Queens Anti-Gentrification March – Apr 20

A coalition of 11 grassroots organizations is organizing the Queens March Against Gentrification on Thursday, April 20th from 6:00 – 8:00 pm. The march will begin at the 7-train plaza at 46th Street-Bliss Street and Queens Blvd. The aim of the march is to get Council Member Jimmy Van Bramer to publicly oppose plans for LIC Core Rezoning, the BQX streetcar, and Sunnyside Yards.

The coalition has collected signatures from nearly 500 residents and business owners across western Queens who firmly oppose these developments and over 500 people have expressed interest in attending the march thus far. Even though these projects are only in the “planning” stage, the current proposals will primarily enrich developers at the expense of working class people, small businesses, and people of color.

    1. Long Island City Core rezoning would lead to new office space which DCP has stated to be their top priority for created a “mixed use neighborhood”; however, the density bonuses would likely attract Class A office space which only corporations and large companies can afford, thereby further pressuring out small businesses, artists and small startups who contribute to a thriving, healthy community. The LIC rezoning would create some new affordable housing; however, under the City’s Mandatory Inclusionary Housing program, affordable housing would only be a fraction of the new, luxury developments, and the affordable units that are built would not be genuinely affordable as they are based on NYC’s area median income which is over $90,000 for a family of four.
    2. The BQX Trolley will raise property values along the entire route from Astoria and through Long Island City to Sunset Park, not only pushing out residents but also endangering some of the few remaining manufacturing zones left in NYC. In fact, the way that the Friends of the BQX and Mayor have proposed to finance the $2.5 billion project is in part by the new tax revenue generated as land values increase along the entire trolley route. Express bus routes would be much cheaper and improve commuting times. Additionally, as Columbia university transportation expert David King points out, express bus routes would not contribute to gentrification in the way a trolley would.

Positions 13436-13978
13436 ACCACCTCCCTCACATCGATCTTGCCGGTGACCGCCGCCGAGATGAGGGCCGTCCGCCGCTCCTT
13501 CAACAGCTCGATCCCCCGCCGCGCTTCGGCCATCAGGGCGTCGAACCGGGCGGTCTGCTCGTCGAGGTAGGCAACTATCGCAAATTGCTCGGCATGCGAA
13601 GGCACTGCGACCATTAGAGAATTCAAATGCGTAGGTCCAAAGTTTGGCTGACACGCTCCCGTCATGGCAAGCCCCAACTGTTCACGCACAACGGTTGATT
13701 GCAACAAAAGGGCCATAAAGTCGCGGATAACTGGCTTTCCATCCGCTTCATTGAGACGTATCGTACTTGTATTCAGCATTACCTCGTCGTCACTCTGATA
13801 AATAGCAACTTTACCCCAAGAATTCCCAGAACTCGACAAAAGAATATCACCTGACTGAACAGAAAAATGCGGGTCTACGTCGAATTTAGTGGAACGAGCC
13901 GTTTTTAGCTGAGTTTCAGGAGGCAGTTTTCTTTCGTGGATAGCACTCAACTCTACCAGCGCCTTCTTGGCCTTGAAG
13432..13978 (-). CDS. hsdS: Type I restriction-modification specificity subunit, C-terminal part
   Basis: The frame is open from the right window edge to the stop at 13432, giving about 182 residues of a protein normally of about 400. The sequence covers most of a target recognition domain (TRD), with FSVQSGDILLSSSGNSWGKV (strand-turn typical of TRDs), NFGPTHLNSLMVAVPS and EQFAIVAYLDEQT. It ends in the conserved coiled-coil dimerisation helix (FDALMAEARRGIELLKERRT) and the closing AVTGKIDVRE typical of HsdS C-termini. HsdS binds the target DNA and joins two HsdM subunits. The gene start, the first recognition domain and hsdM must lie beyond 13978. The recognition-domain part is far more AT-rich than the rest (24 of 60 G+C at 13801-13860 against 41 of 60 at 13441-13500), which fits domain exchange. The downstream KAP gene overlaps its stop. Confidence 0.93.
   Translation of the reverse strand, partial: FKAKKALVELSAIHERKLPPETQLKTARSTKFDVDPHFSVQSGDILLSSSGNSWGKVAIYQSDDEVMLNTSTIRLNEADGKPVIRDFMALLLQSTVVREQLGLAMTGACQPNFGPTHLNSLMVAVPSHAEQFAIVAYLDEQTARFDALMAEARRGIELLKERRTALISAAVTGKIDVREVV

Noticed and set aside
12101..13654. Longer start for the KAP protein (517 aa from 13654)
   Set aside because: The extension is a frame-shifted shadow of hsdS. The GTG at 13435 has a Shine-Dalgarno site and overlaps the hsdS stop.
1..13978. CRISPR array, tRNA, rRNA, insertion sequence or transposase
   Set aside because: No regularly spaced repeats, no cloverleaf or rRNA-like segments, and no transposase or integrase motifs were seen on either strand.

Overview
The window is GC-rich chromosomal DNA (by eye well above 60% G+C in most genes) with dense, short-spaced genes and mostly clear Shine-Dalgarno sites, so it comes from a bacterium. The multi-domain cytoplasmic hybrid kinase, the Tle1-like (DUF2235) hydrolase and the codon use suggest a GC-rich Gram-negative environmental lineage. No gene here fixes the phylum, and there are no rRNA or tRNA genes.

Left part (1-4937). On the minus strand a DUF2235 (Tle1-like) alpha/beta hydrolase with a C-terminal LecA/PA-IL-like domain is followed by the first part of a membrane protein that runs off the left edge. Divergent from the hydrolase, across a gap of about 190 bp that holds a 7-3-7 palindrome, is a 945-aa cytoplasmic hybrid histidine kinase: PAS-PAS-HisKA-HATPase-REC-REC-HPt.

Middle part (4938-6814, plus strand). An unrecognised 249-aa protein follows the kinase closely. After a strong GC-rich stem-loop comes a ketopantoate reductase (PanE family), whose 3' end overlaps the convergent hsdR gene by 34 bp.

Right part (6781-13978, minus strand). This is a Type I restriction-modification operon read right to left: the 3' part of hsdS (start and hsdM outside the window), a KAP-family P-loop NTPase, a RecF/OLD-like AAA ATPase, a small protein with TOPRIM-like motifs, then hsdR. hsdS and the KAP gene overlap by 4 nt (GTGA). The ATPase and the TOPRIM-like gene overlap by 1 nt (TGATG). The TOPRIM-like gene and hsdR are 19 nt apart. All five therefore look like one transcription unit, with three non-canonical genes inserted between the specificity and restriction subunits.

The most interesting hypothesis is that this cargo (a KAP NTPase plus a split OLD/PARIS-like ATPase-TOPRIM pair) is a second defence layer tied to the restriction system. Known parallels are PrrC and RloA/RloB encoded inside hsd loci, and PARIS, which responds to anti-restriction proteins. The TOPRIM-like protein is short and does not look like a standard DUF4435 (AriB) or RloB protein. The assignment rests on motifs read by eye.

3. In February, the City released a feasibility study for Sunnyside Yards that outlines 3 developments options. All three are primarily focused on the creation of new, market rate housing. Anywhere from 14,000 to 24,000 units could be created, the study concludes, of which only 4,200 to 7,200 would be designated as affordable. 

For all of the above developments, the City lacks the mechanism to determine and mitigate against environmental and human impacts. The city’s formal environmental review process has a track record of grossly underestimating the needs of the community. As an example, prior to the 2001 rezoning of LIC, the city predicted that only 400 units of housing would be built and no new schools would be need. What actually happened was that over 10,000 units of housing were built and LIC is now has one of the most overcrowded school districts in the city.

The march is not a march against Jimmy Van Bramer; it is a march against gentrification in western Queens.

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